Then, the USDA published another map in 2012 based on a larger sampling of data from 1976 to 2005. It’s called The USDA Plant Hardiness Zone Map, and is the one in use today. It used an algorithm developed by the University of Oregon PRISM Climate Group. The method involved estimating climate conditions, which seemed like a pretty good idea.

How to read the map

The map shows a series of lines winding in and out of various parts of the U.S. Sometimes you’ll see enclosed patches or circles. Some of the spaces are very wide. Other spaces are quite narrow. The spaces between the lines are color-coded. These represent separate climate zones. There are 26 of them. You’ll see 1a and 1b, 2a and 2b, 3a and 3b, and so forth, all the way through 13a and 13b. Each of those zones represents a 5-degree Fahrenheit temperature range, and a corresponding range in Celsius.

Here’s an important point. The map is based upon the average annual minimum temperature. It says nothing about heat, humidity, or any other climate condition. What that means for any particular plant is that it is likely to survive the winter in whatever zone it’s rated for. If the plant is rated for zone 6, it will likely survive a minimum winter temperature of minus 10-degrees F. At any rate, the map only suggests the likelihood of survival; it’s not a guarantee.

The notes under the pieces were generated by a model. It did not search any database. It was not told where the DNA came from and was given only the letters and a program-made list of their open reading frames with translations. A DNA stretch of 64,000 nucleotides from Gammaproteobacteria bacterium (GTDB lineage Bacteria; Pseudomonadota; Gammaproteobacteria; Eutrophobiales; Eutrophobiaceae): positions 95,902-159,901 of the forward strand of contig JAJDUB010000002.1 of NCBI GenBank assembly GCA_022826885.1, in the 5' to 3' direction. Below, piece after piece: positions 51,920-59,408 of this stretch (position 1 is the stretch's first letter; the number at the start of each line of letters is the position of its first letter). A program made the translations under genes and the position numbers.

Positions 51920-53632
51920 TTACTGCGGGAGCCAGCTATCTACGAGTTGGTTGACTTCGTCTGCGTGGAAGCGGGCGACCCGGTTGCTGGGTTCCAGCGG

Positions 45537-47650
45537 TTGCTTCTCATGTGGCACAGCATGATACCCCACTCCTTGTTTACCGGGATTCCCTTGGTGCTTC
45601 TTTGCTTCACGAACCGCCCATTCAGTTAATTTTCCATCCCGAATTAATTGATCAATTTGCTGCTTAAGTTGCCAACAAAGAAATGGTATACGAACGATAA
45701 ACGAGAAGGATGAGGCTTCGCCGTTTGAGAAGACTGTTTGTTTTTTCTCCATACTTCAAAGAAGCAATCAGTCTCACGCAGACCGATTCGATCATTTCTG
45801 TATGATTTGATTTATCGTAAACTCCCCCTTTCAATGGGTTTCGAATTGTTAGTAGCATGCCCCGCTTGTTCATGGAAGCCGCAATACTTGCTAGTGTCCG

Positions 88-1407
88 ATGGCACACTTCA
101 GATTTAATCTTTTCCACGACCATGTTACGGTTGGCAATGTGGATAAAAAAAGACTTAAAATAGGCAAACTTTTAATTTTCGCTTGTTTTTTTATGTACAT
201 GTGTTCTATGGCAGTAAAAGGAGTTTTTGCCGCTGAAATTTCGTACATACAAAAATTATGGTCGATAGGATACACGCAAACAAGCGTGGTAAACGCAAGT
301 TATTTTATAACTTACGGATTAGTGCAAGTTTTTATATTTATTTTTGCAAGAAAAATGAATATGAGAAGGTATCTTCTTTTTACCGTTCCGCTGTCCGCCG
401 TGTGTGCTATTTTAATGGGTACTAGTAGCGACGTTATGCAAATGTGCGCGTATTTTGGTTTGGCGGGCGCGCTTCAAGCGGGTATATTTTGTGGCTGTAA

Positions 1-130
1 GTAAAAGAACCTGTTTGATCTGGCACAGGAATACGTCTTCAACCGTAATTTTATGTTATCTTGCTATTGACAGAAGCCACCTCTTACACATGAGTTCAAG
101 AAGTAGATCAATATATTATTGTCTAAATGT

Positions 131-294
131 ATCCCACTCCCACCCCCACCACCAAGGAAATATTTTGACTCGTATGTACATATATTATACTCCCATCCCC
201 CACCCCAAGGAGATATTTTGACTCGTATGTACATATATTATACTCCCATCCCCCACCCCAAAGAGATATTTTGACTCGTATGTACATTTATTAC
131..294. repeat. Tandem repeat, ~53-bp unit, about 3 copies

The times they are a-changin'

I used to keep a large printed copy of the 1990 USDA map in my garden shop to display to shoppers, with a bright red push pin to show where we were located. If they were from another county or state, we’d find it on the map. “There---it---is---right-----THERE.” Those days are over. Though less nostalgic, the new map is downloadable to your computer, or you can use the interactive map on the USDA website. All you do is type your zip code into the field provided, press “enter" and Voilà!  You have your zone.

I don’t have the map on my wall now, and even if I did, you wouldn’t be able to see it. So, I’ve progressed with the times. I’ve included a link on every description page of my online plant catalog. If you’re considering whether a plant is right for your climate zone, just click the link. You’ll be taken to the USDA site under a separate tab (so you don’t lose your place in my catalog).

See for yourself

Check it out. Go to the plant catalog at, and see the USDA Plant Hardiness Zone Map in action.

While you're there, be sure to sign up for our newsletter so you can be among the first to receive GoGardenNow news and gardening tips.

Friday, May 3, 2019

Behind The Garden Wall - Red Hills Desert Garden, St. George, Utah

Follow me to see what grows behind the garden wall.

The Red Hills Desert Garden is aptly named, as you can see. Situated on about 5 acres located above the city of St. George, Utah, the garden is described as "beautiful and smart." "Beautiful" because of its attractive layout and enchanting desert plant collection; "smart" because the garden "uses an average of five million gallons of water less per year than a traditional turf landscape. That’s enough water to support 50 average American homes for a year."